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The reality is, people rarely train for and practice the process of negotiating.  Since negotiations are typically a one-time event, once those negotiations end, it’s over, you own the outcome.

Successful sales professionals know their customers well. But often these questions are not considered, creating significant risk in the negotiation process.

  • Is my customer skilled at negotiating?
  • Are they agreeable or disagreeable?
  • Are they subjective or objective?
  • Do they have a roadmap for the negotiation process?

Traditional negotiation training fails to address the science of social influence. This leads to a reactionary approach that’s guided by the fear of losing and not the confidence in winning.   Fortunately, research and behavioral science show us there’s much more to successful negotiation. Below, we will outline the real drives of success to meet the new demands of hard negotiation circumstances in the modern marketplace.

Key takeaways

  1. Effective negotiation requires the integration of mindset, skills, process, and experience using these four essential tools for a positive outcome (in deal terms, getting your fair share)
  2. Agreeableness is a personality trait that tells a lot about the negotiation style of the individual. Understanding your own style is critical to understand how to enter and manage negotiations.
  3. Emotions drive decisions: Linking your negotiation strategy to the customer’s pain points creates significant leverage and the value of your terms to minimize risk and undesired outcomes.

It’s important to recognize that some customers are highly trained to negotiate effectively. The role of purchasing, for example, brings this reality into focus. However, don’t assume that your customer, if not in purchasing, is not skilled. Most likely they have experience with many vendors, and they’re probably getting coached by professionals. Assume every person you negotiate with knows what they are doing. They plan to get favorable terms. They expect you to walk away happy while saying, “Well at least we go the deal”.

Agree to Be Disagreeable – It Leads to Better Outcomes

  • Agreeableness reflects individual differences in concern with cooperation and social harmony. Agreeable individuals value getting along with others.
  • Disagreeable individuals place self-interest above getting along with others. They are generally unconcerned with others’ well-being, and therefore are unlikely to extend themselves for other people.
  • Agreeable people are better liked than disagreeable people. On the other hand, agreeableness is not useful in situations that require tough or objective decisions. Disagreeable people can make excellent scientists, critics, or soldiers.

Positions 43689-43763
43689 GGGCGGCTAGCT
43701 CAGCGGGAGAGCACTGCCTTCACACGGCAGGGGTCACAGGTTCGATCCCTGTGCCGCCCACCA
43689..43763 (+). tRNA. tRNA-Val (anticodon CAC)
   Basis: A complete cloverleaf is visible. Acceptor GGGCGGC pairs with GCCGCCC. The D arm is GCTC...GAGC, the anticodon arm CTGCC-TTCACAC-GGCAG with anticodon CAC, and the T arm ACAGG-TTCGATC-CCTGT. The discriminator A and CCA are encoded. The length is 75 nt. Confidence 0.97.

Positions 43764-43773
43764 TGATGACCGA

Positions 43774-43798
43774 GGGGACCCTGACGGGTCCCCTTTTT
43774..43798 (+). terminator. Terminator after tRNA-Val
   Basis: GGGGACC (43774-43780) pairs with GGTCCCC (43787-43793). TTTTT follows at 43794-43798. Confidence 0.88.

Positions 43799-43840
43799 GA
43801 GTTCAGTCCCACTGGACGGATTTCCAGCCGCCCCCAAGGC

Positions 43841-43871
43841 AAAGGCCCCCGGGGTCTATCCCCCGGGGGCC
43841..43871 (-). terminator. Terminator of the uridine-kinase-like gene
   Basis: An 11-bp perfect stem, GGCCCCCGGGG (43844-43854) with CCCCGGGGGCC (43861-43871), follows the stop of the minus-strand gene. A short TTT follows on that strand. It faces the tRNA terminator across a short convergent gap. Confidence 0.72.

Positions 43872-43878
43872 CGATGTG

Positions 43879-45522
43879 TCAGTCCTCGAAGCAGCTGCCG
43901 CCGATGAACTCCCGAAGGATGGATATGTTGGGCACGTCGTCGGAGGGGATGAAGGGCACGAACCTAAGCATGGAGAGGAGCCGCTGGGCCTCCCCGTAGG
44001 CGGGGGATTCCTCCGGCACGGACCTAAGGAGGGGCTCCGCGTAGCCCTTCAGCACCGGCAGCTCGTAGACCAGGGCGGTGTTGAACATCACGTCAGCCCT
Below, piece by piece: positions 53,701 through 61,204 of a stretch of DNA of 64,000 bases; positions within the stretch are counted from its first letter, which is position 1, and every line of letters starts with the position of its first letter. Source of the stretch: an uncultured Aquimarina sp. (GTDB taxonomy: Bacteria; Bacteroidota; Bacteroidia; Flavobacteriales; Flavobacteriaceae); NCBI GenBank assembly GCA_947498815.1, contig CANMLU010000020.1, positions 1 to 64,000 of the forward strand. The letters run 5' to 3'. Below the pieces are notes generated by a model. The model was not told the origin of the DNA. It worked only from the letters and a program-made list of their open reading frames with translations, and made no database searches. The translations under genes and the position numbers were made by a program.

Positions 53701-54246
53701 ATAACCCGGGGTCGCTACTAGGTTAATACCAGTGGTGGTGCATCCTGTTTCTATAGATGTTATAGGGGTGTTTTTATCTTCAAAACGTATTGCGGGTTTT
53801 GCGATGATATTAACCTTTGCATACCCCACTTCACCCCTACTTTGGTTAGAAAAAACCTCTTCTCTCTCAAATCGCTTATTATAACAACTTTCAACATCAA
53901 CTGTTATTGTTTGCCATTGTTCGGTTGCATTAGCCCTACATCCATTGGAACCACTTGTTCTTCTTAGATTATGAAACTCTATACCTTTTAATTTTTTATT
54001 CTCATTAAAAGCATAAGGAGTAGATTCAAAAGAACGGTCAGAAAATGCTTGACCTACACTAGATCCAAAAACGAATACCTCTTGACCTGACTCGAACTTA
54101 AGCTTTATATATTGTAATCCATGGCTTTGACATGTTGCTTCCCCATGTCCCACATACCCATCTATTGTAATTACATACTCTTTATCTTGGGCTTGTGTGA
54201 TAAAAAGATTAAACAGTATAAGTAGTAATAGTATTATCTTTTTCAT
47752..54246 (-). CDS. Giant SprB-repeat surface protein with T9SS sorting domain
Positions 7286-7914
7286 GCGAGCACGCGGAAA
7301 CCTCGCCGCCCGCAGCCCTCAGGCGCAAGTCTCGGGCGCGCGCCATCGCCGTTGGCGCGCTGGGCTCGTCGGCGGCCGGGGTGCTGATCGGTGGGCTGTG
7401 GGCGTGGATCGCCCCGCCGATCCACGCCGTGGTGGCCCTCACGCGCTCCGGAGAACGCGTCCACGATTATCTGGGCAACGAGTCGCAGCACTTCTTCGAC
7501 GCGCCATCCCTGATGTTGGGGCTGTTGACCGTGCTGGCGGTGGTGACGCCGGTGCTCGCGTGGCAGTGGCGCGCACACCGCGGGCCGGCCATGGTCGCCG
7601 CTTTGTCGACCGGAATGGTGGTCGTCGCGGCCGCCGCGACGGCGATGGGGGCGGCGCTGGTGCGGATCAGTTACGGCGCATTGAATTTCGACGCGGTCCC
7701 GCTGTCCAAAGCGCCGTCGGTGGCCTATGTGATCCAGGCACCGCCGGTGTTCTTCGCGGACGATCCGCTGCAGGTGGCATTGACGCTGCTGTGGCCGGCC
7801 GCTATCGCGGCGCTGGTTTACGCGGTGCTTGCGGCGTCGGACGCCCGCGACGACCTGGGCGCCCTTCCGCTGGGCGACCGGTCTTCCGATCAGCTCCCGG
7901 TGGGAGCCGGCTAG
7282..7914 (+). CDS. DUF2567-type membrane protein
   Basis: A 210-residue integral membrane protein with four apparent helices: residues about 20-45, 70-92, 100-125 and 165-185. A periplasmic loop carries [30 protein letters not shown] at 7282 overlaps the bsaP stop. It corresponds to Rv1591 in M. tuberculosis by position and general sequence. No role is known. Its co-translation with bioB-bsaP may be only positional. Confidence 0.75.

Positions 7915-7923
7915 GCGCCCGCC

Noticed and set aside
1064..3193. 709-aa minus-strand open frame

Emotions are a Superpower When Negotiating

Science has proven, when the human brain experiences a heightened emotional state, IQ is reduced by 10%.  Science also proves people are motivated to act specifically to avoid pain or negative consequence. Risk triggers fear for example. Understanding the fear (real or perceived) of the person you are negotiating with is an important part of developing your Negotiation Plan.

A five-step process for creating a negotiation plan:

  1. Identify your goals and objectives: Clearly define what you want to achieve through the negotiation process. This will help you prioritize your needs and determine what you are willing to compromise on.
  2. Research the other party: Gather as much information as possible about the other party, including their interests, priorities, and decision-making style. This will help you understand their perspective and prepare for potential obstacles.
  3. Prepare your arguments: Develop a clear and compelling case for your position, including data, examples, and other supporting evidence. Be prepared to counter any objections the other party may have.
  4. Determine your bargaining range: Consider the best and worst outcomes you are willing to accept, and determine a range of acceptable solutions. This will help you stay focused and avoid making concessions you are not comfortable with.
  5. Plan for implementation: Consider the logistics of implementing the agreement, including any necessary follow-up or documentation. Be prepared to take the necessary steps to ensure that the agreement is carried out as planned.

By following this process, you can develop a clear and effective negotiation plan that helps you achieve your goals while maintaining a positive relationship with the other party.

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